Grants in Place Update: Tiger Pride-Creating Beauty from Ashes, Greenville, Alabama

June 6, 2019 |

Student participants in "Tiger Pride: Creating Beauty from Ashes" worked together to beautify their school and instill "Tiger Pride" at Greenville Middle School, Greenville, Alabama.

Monette Harrison's "Tiger Pride: Creating Beauty from Ashes" received a $825 Grants in Place award to plan and implement a school beautification project at Greenville Middle School, where students worked hand in hand with the town horticulturist as well as other community members.

Our Alabama Grants in Place program is offered in conjunction with our Alabama Hub at the University of West Alabama, Support funding for RSC's Alabama Grants in Place program is provided by Parker Griffith Family Foundation, University of West Alabama, Larry Lee, and the Alabama Friends of Rural Schools. Grant recipients attended the Digging Into Rural Traditions (DIRT) Conference at UWA on September 18, 2018.

We are pleased to provide this final report on "Tiger Pride" from Ms. Harrison:

"Last year, our new Superintendent, Dr. John Strycker, challenged us to beautify the front of our school area at Greenville Middle School. We realized our dream of beautifying the area through the Rural Schools Collaborative Grants in Place award.

In the area, the students noticed the following: a sign on a brown brick wall, ground spotted with grass, and rose bushes on the side with few buds. Instead of a ferocious tiger on the sign, our tiger had droopy eyes and a turned down mouth, looking sad and depressed [Pictured on the right]. Seeking out the expertise of the City Horticulturalist, we discovered several ways to beautify the area. In addition, we consulted with a sign maker to improve our sign.

Our goal was to instill pride before you enter the building by creating a beautiful entryway to the school. We had a cleanup day in which parents, students, and staff removed trash from the front areas and around the school grounds. The Greenville city gardeners added soil conditioner and potting soil, so the area was more conducive to foliage. We pruned the Knock Out Roses; included Jasmine as a ground cover; added mulch to hold the water in the area, and added two large pots containing flowering plants that could be alternated depending on the season and availability of the students to care for the plants. At the entrance to the building, we removed the dead Jasmine and will be replacing it with Drift Roses. Additionally, we worked with Mr. Purvis, our community sign maker, who installed our new ferocious tiger sign that was consistent with our other team logos.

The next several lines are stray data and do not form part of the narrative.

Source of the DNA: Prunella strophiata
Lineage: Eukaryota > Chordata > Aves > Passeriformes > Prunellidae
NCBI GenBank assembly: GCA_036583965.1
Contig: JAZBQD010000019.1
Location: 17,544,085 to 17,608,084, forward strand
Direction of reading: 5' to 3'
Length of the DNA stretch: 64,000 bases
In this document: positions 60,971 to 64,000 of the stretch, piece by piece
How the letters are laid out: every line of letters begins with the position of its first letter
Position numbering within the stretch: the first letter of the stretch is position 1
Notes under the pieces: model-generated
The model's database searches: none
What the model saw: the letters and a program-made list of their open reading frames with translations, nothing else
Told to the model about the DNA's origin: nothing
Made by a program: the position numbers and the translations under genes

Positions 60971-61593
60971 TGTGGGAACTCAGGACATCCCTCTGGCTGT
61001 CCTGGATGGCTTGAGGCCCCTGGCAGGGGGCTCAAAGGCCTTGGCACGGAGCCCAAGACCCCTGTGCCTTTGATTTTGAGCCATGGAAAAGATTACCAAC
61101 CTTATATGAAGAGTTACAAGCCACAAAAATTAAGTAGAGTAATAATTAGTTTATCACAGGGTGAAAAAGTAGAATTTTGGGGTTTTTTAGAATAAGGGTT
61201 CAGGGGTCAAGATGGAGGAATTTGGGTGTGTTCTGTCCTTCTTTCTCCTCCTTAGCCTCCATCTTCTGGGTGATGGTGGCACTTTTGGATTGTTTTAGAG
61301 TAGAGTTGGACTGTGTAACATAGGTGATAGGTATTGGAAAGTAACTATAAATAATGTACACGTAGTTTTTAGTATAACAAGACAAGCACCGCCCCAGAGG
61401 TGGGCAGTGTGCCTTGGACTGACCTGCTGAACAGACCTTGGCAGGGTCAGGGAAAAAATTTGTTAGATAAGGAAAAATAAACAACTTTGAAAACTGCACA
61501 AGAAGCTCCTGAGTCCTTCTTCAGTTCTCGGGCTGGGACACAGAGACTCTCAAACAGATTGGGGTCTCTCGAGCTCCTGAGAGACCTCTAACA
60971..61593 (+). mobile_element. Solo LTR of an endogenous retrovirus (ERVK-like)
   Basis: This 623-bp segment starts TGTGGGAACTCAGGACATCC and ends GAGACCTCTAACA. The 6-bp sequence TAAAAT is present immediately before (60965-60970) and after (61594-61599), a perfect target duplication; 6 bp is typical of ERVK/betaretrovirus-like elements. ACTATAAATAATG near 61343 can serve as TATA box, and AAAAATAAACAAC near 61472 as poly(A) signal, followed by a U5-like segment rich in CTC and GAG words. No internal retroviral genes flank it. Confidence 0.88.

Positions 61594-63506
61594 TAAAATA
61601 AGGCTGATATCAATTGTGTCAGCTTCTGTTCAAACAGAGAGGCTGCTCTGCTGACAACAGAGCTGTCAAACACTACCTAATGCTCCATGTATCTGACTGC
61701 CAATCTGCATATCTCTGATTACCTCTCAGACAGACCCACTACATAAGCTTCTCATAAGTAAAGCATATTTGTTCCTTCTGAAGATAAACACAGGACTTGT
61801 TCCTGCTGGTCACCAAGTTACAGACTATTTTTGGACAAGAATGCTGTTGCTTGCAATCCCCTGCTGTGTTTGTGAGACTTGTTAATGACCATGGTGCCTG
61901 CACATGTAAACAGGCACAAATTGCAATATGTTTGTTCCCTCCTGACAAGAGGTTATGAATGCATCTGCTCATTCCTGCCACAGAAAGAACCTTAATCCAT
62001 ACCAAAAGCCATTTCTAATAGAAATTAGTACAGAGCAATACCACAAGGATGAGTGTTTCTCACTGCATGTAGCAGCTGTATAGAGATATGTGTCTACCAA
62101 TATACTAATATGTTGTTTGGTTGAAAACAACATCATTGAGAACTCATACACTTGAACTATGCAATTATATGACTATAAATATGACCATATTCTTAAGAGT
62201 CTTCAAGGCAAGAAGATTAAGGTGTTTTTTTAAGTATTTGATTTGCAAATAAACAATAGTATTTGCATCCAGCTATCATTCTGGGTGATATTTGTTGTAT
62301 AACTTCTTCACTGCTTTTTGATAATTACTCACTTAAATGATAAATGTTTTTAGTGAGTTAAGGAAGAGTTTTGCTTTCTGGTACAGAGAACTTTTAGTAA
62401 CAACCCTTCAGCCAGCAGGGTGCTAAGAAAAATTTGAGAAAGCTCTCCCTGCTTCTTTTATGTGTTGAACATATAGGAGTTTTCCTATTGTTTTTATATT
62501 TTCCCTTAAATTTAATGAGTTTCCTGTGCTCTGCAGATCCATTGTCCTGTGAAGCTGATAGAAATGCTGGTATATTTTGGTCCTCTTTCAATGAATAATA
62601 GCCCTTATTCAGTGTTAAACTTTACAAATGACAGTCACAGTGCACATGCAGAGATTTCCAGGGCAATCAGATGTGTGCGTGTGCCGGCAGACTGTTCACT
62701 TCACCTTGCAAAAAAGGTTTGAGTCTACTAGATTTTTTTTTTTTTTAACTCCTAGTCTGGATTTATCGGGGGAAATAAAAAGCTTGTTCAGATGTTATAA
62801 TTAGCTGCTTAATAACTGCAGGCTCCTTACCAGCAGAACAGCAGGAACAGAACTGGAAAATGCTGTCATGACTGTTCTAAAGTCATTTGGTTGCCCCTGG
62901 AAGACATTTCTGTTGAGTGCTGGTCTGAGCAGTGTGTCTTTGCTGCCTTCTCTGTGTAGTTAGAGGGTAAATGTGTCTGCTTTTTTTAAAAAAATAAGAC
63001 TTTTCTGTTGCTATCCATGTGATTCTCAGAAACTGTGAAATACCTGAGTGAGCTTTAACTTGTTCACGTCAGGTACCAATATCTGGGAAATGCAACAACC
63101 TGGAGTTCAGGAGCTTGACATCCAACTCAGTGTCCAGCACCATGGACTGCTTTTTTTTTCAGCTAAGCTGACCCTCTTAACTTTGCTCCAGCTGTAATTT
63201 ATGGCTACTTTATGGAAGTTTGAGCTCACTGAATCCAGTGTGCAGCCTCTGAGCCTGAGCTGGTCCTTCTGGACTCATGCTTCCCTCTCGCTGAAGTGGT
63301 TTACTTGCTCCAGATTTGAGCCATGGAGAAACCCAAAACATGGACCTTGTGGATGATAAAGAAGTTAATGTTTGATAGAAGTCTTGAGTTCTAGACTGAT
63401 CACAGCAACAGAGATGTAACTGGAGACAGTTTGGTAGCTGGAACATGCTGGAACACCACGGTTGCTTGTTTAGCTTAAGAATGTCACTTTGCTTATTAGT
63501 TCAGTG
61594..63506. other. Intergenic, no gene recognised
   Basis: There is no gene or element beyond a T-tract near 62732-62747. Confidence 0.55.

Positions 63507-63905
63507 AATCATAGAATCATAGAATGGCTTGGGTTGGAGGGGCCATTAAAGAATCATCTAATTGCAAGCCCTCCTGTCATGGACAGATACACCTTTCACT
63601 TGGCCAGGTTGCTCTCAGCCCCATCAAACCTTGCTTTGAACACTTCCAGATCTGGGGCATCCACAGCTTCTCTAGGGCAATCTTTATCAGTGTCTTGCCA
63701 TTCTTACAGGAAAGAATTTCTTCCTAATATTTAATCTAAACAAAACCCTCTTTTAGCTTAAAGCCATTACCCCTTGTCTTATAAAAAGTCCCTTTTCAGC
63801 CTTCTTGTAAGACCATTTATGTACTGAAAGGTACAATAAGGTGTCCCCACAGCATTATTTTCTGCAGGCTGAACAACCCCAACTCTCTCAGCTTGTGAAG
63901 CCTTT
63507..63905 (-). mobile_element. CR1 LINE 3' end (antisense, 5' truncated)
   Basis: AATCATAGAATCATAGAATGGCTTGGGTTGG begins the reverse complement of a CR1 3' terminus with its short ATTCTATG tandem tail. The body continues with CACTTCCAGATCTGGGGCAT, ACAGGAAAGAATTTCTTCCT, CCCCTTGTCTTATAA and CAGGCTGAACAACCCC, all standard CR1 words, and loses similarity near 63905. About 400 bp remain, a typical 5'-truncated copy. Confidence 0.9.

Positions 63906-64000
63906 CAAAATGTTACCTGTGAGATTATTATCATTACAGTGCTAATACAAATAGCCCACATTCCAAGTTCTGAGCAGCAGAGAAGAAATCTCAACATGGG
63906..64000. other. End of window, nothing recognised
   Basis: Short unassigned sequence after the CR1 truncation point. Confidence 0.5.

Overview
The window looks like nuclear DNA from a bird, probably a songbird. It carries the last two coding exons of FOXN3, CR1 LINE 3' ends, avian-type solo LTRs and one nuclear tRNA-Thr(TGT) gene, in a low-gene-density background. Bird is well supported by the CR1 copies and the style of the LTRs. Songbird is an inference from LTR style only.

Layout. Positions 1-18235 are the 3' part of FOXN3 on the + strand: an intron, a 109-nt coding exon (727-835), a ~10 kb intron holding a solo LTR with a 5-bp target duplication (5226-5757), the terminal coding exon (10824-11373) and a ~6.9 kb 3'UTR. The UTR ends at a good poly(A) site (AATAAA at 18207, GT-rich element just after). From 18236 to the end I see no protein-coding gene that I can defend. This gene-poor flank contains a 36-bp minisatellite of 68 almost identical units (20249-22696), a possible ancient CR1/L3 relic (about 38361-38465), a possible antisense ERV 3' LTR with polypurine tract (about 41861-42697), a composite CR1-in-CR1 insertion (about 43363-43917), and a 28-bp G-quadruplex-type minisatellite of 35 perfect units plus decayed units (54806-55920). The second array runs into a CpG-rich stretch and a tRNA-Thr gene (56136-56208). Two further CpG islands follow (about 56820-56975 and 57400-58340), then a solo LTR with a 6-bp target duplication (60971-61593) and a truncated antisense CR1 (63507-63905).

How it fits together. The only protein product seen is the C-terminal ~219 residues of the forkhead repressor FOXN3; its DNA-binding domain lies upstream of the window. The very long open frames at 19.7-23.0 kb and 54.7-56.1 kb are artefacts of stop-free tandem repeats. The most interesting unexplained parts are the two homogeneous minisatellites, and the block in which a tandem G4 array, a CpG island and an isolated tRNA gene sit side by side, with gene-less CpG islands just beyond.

The project tied into our seventh and eighth grade curriculum by planning and carrying out investigations regarding mixtures; analyzing and interpreting data to predict how environmental conditions influence the growth of organisms; and how resource availability impacts individual organisms as well as populations of organisms within an ecosystem. The students learned through investigation that certain plants would grow better than others if the soil was conditioned, hence our selection of Jasmine as a ground cover instead of flowers. Additionally, they learned how the selection of organisms would influence the growth of the plants in the ecosystem.

The project was a great success, educational and fun for the students and community! We thank Dr. Strycker for the challenge and Rural Schools Collaborative Grants in Place for the award."

Thanks again to Parker Griffith Family Foundation, University of West Alabama, Larry Lee, and Alabama Friends of Rural Schools for supporting our Alabama Grants in Place Program.

We invite you to learn more about our 2018-19 Grants in Place program! Also, we encourage you to check out our web section on the value of place-based education.

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